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Health Team

Gender identity: The difference between gender, sex and other need-to-knows

Posted June 10, 2020 12:17 p.m. EDT

— Controversial comments made by "Harry Potter" author J.K. Rowling have sparked another online discussion about gender identity.

Rowling came under fire over the weekend for a tweet in which she mocked a headline that read, "people who menstruate."

"'People who menstruate.' I'm sure there used to be a word for those people," she tweeted. "Someone help me out. Wumben? Wimpund? Woomud?"

Amid the backlash in which Twitter users accused her of transphobia, Rowling doubled down on her initial comment, saying that "erasing the concept of sex removes the ability of many to meaningfully discuss their lives. It isn't hate to speak the truth."

The phrase "people who menstruate" was intended to be inclusive of women, non-binary people, trans men and gender-fluid and gender-nonconforming people.

Rowling said that if "sex isn't real," the realities of cisgender women (women whose gender identity conforms with the sex they were assigned at birth) globally are erased.

But the people she excluded in her initial tweet were trans men, non-binary and gender-fluid people, by emphasizing the idea that it's only cisgender women who menstruate. It also left out trans women by implying that if they cannot menstruate, they are not women.

Trans women are people who were assigned male at birth but identify as women. Trans men are people who were assigned female at birth but identify as men.

Her comments were a "fundamental misconception of the difference between sex and gender," said Amit Paley, CEO and executive director of The Trevor Project, a suicide prevention and crisis intervention organization for LGBTQ youth.

"Your sex is what you are assigned at birth, and your gender is the way that you experience your own sense of gender identity," Paley said. "It's important [that we recognize] very clearly that trans women are women and that trans men are men. ... and that we respect people for the way that they identify and live their own gender."

Rowling's tweets also "demonstrate a clear misunderstanding of who trans people are, what we want, what we need and what the medical consensus is," said Sarah McBride, a transwoman and national press secretary of the Human Rights Campaign, a civil rights organization working to achieve equality for LGBTQ Americans.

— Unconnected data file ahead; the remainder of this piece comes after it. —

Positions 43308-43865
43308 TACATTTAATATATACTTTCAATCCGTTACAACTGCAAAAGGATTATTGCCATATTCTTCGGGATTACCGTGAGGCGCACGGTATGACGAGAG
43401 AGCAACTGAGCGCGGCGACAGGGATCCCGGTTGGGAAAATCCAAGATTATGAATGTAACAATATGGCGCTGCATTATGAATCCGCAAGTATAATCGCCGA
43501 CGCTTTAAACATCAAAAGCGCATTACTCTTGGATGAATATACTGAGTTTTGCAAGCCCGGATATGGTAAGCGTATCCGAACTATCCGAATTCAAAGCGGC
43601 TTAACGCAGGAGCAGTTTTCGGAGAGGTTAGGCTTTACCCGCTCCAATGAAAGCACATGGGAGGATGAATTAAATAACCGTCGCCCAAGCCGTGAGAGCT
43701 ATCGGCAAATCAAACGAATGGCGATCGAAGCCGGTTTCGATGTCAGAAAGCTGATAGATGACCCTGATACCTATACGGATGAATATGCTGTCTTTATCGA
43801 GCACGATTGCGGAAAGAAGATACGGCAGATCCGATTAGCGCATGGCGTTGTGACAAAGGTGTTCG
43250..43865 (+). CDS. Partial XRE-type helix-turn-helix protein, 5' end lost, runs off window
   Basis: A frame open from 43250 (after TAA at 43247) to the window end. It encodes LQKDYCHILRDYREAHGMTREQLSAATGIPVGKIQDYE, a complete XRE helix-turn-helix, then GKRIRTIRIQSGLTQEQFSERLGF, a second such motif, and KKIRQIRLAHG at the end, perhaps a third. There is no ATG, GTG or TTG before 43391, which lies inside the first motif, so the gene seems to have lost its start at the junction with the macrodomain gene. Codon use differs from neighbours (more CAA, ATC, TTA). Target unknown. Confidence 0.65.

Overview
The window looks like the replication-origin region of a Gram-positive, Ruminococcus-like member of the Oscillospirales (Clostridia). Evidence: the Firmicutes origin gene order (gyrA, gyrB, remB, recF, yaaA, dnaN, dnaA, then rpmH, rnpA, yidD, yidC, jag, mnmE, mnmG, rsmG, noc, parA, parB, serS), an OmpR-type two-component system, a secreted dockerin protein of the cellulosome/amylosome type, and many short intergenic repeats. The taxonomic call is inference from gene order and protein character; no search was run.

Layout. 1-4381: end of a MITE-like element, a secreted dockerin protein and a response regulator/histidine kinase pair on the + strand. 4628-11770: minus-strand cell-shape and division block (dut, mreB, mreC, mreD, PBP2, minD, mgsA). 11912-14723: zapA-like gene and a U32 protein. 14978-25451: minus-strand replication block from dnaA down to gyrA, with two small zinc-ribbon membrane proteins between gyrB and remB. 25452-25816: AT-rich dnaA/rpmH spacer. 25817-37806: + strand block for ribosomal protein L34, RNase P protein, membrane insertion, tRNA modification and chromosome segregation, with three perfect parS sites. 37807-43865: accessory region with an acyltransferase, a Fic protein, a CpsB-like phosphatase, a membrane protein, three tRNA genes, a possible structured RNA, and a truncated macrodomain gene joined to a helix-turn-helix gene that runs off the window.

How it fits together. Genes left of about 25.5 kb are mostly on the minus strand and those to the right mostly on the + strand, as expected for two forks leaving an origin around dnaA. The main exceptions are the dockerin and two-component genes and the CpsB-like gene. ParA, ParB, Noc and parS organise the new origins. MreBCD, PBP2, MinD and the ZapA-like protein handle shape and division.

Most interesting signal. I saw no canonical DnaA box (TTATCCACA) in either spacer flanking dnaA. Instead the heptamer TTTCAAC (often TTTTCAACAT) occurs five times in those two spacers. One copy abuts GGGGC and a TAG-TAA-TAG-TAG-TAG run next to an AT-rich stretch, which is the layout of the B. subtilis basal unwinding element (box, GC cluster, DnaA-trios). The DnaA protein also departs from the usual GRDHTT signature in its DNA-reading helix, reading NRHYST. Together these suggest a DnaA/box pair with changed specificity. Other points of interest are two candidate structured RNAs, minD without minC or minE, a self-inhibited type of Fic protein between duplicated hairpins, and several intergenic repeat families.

"Beyond that," she added, Rowling's tweets "are part of a prejudice that results in discrimination and violence in too many circumstances."

A representative for Rowling did not immediately respond to CNN's previous request for comment regarding the situation.

Understanding the difference between gender and sex is important to understanding the spectrum of experiences based on the two concepts. Here's what gender and sex mean and how they impact a person's identity.

Defining gender vs. sex

Some medical associations have recognized the difference between gender and sex.

The American Medical Association, the American Psychological Association and the American Psychiatric Association, as well as centuries of transgender people's lived experiences, have affirmed transgender people, McBride said.

Gender refers to the attitudes, feelings and behaviors that a culture associates with a person's biological sex, according to the American Psychological Association. In other words, gender is a social construct and a social identity.

Sex describes the biological sex a person was assigned at birth. It's based on biological characteristics of maleness or femaleness as indicated by chromosomes, gonads, hormones and genitals.

Gender identity is a component of gender that describes a person's psychological sense of their gender.

"Many people describe gender identity as a deeply felt, inherent sense of being a boy, a man, or male; a girl, a woman, or female; or a nonbinary gender (e.g., genderqueer, gender-nonconforming, gender-neutral, agender, gender-fluid) that may or may not correspond to a person's sex assigned at birth, presumed gender based on sex assignment, or primary or secondary sex characteristics," the American Psychological Association described.

People identify as transgender when their gender identity, expression and/or role doesn't align with what has culturally been associated with their sex assigned at birth. Those who do identify with the gender that's in accordance with cultural associations are called "cisgender," as described by the American Psychological Association.

"We need to understand that when we are talking about how people experience their gender, it is the gender that they say that it is," Paley said. "We really don't want to live in a world where we look at trans women and say that they are not women because of the sex they might've been assigned at birth.